When someone is in consent pain and on high doses of medicine and probably did not start that way. After you take meds for pain, the more you will need them. I know where I live that going into a detox, they will detox you off the medicines and try a different route for her pain relief. She is addicted to the meds without a doubt. And will remain overdosing because she will always need more. There are other medicines for FB like Lypitor, and Cymbalta. These are drugs that really help. If she says they don't help. It could be the fact that they don't or the fact that she enjoys the narcotic ones better. I believe she will never get better until she starts over and gets off the narcotics. I thought FB comes and goes. Not stays a on going thing everyday and all day. I have it and it comes about every twoo weeks to a month. I do not take narcotics because I got to the point I liked them. I just couldn't stop. I got help and detoxed. If she doesn't want the help, there's really nothing anyone can do for her. I hope this helped even just a little. Please get back with me and let me know
I have had fibro for maybe six years, and the first two years, I had all kinds of problems, I didn't associate any of them with fibro. Two years in, it was clear I had it. I didn't know what it was, my doctor told me. I researched it, and I had all the classic symptoms. I was bedridden for a year with the all over body (and BONE) pain, nerve pain, swollen feet, SEVERE insomnia, not-restful sleep - I was always terribly fatigued, it took an act of God to get me up to wash dishes. I couldn't work, I couldn't hardly take care of my child - good thing he wasn't a little child. This is only part of what I went through. After a year or so, I finally saw a different doctor who put me on Neurontin, and after 2-3 weeks, I could tell a slight difference. Small, but I was excited about it. Two years later, my pain was gone!! I could tell it was going away. About April, I told my husband, if I keep getting better at this rate, I think I'll feel good enough to go back to work by Fall. Guess what? The last thing to go has been my sleep problems and daytime fatigue, but neither symptom are at the level it has been. It's much more nearer a normal range of functioning than before I got sick. I had to take pain meds, and I know they made a difference, in spite of what people say that narcotics do not help fibro patients. That's baloney. I fell into a severe despression - suicidal if it hadn't been for my son - and if I hadn't had medicine to keep me from an even deeper level of pain, I don't know if I could have bore it. I don't take the narcotics anymore. I don't need them. I do continue to take the neurontin - I want to cry when I say it was my life-saver. I discovered I had two levels of pain - one from the nerve pain (which was unlike anything I had ever known of before) and the other from an otherwise hurting back and so on, that was more muscle & joints. Back massages proved to be a Godsend. They offered better pain relief than the narcotics. I would cry and cry it would hurt so bad, and at the same time, beg my husband to keep doing it, because I knew I would feel so much better later. I was so desperate to not be in pain. I also think that everybody's experience with fibro is NOT the same. Some may need meds while others can do without. I don't think it's for any of us to judge another for their way of trying to fight the pain. We all understand the pain. The cycles of symptoms, the severity of pain, the points of pain are all different for each of us. Just because it's one way for you, doesn't mean it's that way for another. If we don't support each other on this, then who will? We have to stick together in certain places, so we all will get the medical treatment we need. And for awareness, so family members may not be so prone to judge us, but to support us. I don't know what I would have done if it hadn't been for my husband supporting us during this time, because I even tried to work, but I think both employers saw how I struggled, and they just quit calling me in. I was too sick. I would not have had anybody. I don't know what would've came of me and my son. I might relapse at some point, but I'm apparently not a "fast-cycler" of fibro symptoms, because I feel like it's almost in complete remission. I wouldn't doubt it comes back (nothing surprises me at this point) so I'm not taking this for granted. Everyday is a gift. Just wanted to share a little of my experience. I'm very very lucky to feel this well after suffering what all I have, especially the last 3 yrs or so.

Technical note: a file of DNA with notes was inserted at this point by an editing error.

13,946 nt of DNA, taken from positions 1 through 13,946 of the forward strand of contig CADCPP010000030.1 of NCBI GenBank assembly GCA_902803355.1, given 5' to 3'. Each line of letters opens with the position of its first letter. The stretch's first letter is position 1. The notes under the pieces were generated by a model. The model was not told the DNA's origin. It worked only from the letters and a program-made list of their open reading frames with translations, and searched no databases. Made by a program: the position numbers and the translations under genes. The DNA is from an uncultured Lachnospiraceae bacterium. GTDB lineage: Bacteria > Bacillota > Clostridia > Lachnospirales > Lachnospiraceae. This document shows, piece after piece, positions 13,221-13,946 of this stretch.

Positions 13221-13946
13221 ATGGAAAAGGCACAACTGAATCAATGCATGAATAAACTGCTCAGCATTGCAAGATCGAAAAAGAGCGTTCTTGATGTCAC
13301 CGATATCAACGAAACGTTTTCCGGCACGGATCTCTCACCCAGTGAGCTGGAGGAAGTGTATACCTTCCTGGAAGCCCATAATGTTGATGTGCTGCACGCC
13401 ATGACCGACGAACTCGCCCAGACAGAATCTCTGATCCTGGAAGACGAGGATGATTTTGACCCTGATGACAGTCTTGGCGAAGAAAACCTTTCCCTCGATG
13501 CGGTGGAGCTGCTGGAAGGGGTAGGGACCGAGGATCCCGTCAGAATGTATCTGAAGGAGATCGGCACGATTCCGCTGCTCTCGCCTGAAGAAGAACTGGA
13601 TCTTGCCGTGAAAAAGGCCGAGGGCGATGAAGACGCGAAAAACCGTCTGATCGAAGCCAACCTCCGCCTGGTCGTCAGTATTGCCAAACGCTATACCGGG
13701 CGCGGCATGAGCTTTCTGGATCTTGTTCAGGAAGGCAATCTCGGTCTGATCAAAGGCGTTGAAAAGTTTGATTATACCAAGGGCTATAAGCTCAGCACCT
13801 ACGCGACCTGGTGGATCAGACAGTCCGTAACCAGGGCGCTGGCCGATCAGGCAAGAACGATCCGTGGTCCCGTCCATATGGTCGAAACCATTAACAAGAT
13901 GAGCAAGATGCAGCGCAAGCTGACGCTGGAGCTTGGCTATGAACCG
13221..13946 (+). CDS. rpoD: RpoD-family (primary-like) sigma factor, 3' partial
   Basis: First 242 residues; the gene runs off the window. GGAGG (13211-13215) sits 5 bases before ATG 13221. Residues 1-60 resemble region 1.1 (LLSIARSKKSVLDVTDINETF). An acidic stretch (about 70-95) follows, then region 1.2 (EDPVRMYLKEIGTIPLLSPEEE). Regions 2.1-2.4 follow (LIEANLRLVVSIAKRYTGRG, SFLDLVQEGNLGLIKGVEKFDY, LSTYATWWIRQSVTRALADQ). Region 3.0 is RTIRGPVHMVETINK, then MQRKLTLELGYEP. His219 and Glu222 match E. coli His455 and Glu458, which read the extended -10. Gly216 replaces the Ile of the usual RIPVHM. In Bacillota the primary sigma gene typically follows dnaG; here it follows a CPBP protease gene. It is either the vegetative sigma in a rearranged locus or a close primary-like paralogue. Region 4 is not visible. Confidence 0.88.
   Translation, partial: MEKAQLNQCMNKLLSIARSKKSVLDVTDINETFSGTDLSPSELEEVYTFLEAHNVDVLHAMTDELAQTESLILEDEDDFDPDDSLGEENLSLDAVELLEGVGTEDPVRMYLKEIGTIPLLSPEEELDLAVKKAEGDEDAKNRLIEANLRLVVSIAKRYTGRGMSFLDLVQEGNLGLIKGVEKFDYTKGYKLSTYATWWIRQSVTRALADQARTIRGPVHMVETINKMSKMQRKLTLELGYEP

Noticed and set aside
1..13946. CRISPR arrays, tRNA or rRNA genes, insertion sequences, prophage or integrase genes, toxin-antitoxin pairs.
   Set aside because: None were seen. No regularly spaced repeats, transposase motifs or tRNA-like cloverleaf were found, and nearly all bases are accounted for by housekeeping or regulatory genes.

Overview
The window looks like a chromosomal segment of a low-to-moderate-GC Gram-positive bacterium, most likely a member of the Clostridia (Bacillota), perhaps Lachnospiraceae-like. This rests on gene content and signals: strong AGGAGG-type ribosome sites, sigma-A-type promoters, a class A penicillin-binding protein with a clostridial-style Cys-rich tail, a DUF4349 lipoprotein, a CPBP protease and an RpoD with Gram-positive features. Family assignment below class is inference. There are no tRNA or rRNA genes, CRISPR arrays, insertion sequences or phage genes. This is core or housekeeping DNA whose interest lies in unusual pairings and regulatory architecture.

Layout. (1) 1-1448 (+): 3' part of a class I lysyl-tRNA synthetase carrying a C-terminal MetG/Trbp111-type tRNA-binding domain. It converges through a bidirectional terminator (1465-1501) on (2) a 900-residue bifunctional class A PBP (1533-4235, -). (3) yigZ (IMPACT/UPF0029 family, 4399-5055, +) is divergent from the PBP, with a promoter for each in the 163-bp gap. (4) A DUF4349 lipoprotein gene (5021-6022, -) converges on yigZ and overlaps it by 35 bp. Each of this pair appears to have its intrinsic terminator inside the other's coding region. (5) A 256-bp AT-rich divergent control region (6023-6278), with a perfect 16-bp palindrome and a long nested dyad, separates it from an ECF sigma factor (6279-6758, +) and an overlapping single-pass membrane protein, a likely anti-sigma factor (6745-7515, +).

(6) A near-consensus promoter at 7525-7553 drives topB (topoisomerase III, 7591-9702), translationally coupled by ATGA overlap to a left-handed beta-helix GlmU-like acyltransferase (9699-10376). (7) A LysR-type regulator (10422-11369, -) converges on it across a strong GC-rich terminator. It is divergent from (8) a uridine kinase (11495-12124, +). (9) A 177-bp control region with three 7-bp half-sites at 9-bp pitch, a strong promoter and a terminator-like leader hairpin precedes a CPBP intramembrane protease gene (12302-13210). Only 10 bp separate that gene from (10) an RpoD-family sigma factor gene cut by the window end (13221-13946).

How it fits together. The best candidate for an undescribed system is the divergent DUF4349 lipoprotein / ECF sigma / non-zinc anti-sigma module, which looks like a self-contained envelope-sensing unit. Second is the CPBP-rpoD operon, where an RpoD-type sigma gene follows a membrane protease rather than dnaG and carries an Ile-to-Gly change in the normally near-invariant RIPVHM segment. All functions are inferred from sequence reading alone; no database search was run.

Wanted to add, when I said "support us", I meant moral support, not just financial support. I noticed I went straight into talking about my husband actually working to support us, but that wasn't exactly what I meant when I first used the word, lol.